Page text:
“Sod the wine, I want to suck on the writing. This man White is an instinctive writer, bloody rare to find one who actually pulls it off, as in still gets a meaning across with concision. Sharp arbitrage of speed and risk, closest thing I can think of to Cicero’s ‘motus continuum animi.’

Probably takes a drink or two to connect like that: he literally paints his senses on the page.”


DBC Pierre (Vernon God Little, Ludmila’s Broken English, Lights Out In Wonderland ... Winner: Booker prize; Whitbread prize; Bollinger Wodehouse Everyman prize; James Joyce Award from the Literary & Historical Society of University College Dublin)


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08 December 2010

SEAFORD HEIGHTS: BROWN BLASTS COUNCIL

DUDLEY BROWN, LEFT, AT THE RECENT TRACTOR ACTION PROTEST IN McLAREN VALE, WITH, L-R, DEMO ORGANISER LAURA JACKSON, CHALK HILL WINES PROPRIETOR JOHN HARVEY, THE AUTHOR, AND PETER DAWSON, FORMER CHIEF WINEMAKER OF CONSTELLATION WINES AUSTRALIA, NOW A GRAPEGROWER AND CHAIRMAN OF THE AUSTRALIAN WINE RESEARCH INSTITUTE photo LEO DAVIS

Brown Browbeats Bullshitters
Final Speech As Chairman Is

Stacked With Awkward Facts


SPEECH TO ONKAPARINGA COUNCIL 7 December 10 by DUDLEY BROWN, RETIRING CHAIRMAN OF THE McLAREN VALE GRAPE WINE AND TOURISM ASSOCIATION

My name is Dudley Brown. For the past two years I have been the Chairman of the McLaren Vale Grape Wine and Tourism Association. Today was my last day in the job. Although I speak with an accent, I am an Australian citizen.

The McLaren Vale wine region’s borders which are call a GI are recognized by international treaty to be roughly contiguous with the borders of the City of Onkaparinga. Like you, we represent the entire city of Onkaparinga and not just the town of McLaren vale.

Part of our charter is to maintain and preserve the rural amenity of our region for future generations to enjoy.

The grape industry of McLaren Vale contributes average annual revenues of approximately $80 million to the local economy. It employs sustainably managed and renewable water for over 95% of its irrigation needs while employing over 700 people on a full-time basis. Another 300-500 people are engaged as a second source of income and many more on a contract or part time basis.

The wine industry of McLaren Vale accounts for over 10% of the national wine output by value, employs over 2000 people full time and contributes $700 million per year in revenues.

The tourism industry of the McLaren Vale area just within the Willunga Basin contributes $160 million per year to the local economy comprising over 240 different tourism businesses in accommodation, food, wine, arts, transportation and other areas.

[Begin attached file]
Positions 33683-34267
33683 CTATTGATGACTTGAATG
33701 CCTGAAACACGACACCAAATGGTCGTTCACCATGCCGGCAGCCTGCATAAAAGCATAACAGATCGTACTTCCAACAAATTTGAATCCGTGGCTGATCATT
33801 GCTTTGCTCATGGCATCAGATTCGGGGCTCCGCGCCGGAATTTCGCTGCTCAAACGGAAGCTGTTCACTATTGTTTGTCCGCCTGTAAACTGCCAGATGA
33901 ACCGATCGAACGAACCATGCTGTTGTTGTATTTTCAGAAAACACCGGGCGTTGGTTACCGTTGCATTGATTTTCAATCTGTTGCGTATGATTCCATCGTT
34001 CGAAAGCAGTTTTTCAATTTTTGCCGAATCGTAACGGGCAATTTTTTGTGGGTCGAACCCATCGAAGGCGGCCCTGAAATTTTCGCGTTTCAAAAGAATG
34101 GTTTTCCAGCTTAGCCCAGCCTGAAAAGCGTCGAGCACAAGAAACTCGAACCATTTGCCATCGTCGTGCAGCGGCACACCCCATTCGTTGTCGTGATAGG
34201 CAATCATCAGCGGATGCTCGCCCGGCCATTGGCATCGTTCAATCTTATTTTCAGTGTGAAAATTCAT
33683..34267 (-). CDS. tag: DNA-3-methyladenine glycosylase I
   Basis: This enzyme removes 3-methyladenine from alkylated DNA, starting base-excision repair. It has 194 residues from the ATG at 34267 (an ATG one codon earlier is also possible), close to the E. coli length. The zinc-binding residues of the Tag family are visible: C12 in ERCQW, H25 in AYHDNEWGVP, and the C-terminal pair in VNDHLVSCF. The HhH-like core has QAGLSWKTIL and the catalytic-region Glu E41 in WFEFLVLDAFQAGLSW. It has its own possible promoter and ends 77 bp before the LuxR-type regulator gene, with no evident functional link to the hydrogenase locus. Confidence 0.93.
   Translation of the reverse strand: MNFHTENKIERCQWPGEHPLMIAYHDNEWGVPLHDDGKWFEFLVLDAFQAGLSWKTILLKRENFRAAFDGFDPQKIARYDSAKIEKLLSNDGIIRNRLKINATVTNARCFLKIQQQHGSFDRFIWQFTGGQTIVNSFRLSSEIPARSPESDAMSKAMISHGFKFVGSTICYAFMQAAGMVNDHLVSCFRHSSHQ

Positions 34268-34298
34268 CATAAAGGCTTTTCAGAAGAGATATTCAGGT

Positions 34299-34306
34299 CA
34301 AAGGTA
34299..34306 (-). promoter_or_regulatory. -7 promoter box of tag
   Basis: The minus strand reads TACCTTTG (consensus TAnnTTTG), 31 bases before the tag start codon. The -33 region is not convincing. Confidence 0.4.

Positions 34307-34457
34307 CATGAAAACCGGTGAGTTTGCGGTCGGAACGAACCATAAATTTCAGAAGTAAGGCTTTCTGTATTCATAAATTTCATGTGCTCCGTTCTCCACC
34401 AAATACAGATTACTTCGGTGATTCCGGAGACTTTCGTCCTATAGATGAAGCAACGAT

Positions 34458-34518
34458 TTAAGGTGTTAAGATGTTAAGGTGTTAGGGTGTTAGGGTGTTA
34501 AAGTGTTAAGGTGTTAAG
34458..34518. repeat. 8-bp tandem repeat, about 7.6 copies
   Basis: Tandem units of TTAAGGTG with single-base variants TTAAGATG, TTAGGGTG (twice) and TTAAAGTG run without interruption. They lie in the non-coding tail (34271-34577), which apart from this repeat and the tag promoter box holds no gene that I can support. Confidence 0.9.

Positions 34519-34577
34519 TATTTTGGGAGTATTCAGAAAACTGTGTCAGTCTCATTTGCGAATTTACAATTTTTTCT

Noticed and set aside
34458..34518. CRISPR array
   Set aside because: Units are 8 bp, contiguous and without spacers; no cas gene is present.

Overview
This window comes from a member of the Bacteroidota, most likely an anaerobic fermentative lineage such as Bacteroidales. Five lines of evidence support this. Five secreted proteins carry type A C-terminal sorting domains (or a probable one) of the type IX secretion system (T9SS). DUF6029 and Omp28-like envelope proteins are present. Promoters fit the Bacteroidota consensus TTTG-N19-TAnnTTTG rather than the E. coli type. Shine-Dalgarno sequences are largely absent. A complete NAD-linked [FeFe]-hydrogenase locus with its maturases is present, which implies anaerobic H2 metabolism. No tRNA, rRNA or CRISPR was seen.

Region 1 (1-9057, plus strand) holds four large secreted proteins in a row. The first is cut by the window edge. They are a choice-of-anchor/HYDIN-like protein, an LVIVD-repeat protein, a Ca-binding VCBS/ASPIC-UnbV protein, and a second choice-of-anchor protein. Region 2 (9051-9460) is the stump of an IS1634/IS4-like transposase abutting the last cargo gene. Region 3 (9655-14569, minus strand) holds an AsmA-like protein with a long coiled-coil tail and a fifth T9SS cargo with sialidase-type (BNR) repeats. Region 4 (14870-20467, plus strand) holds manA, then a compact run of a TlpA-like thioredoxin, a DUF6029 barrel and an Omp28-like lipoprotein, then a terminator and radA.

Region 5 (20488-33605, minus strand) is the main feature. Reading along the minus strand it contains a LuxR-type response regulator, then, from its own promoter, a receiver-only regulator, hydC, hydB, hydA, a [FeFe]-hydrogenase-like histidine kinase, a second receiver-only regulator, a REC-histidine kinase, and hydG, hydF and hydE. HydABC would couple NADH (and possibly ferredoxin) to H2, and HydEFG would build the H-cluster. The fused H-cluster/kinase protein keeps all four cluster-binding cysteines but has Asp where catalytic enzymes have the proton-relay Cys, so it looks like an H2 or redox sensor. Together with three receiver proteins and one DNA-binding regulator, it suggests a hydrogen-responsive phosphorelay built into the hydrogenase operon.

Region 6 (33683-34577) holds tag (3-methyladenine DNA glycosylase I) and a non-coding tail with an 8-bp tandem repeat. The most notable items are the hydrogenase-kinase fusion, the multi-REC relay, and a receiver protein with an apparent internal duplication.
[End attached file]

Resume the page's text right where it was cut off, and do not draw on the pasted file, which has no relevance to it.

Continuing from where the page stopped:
Any conservative multiplier would suggest that our industries support another 3000 jobs locally and another 3000 across the state. We provide the single largest source of employment, rates and tourism of any sector of the city’s economy.

McLaren Vale is consistently recognized by key media such as Australian Gourmet Traveler and Delicious as the number one wine and food region in Australia.

It has the #1 regional restaurant in Australia at Fino, it is the #1 region in Australia for local produce, the home of two of the top ten wine lists in Australia at the Victory and Fino, the host of Australia’s richest landscape art prize, the most valuable vineyard land in Australia and the highest value wine exports from Australia both by average price and in volume.

When the planning decisions for the proposed Seaford Heights suburb were made between the 1960’s and early last decade, the McLaren Vale wine industry was:

a) Spread out with many vineyards in the northern half of the current City of Onkaparinga

b) Much less intensive in nature relative to other crops

b) Less than 10% of its current size economically

c) Insignificant in terms of tourism

Since that time, a large portion of the historic viticultural areas in the northern part of the city have been developed for suburban development with the oldest vineyard in Australia bulldozed with this Council’s acquiescence at Reynella last year.

At the same time, the southern part of the region has been much more intensively planted to vines. This part of the city is now, by far, the most intensively planted wine region (relative to other crops) in Australia.

The result has been an economic explosion of wine production and tourism in the region. McLaren Vale now accounts for: 25% of state grape and wine production by value, the highest per litre price for exports of any region in Australia, the highest total value exports of any wine region in Australia, the most successful job creator relative to water and grape inputs of any wine region in Australia and is the largest contributor to tourism of any SA region outside of Adelaide.

Moreover, as McLaren Vale is the highest cost region in SA for wine production, the economy is increasingly dependent on tourism and cellar door visitation as a path to profitability. Evidence of this is that cellar door numbers in the region have expanded from about thirty ten years ago to over eighty at present. This success story has evolved despite major wine companies withdrawing over 50% of their grape consumption and production from our high cost region over the past decade.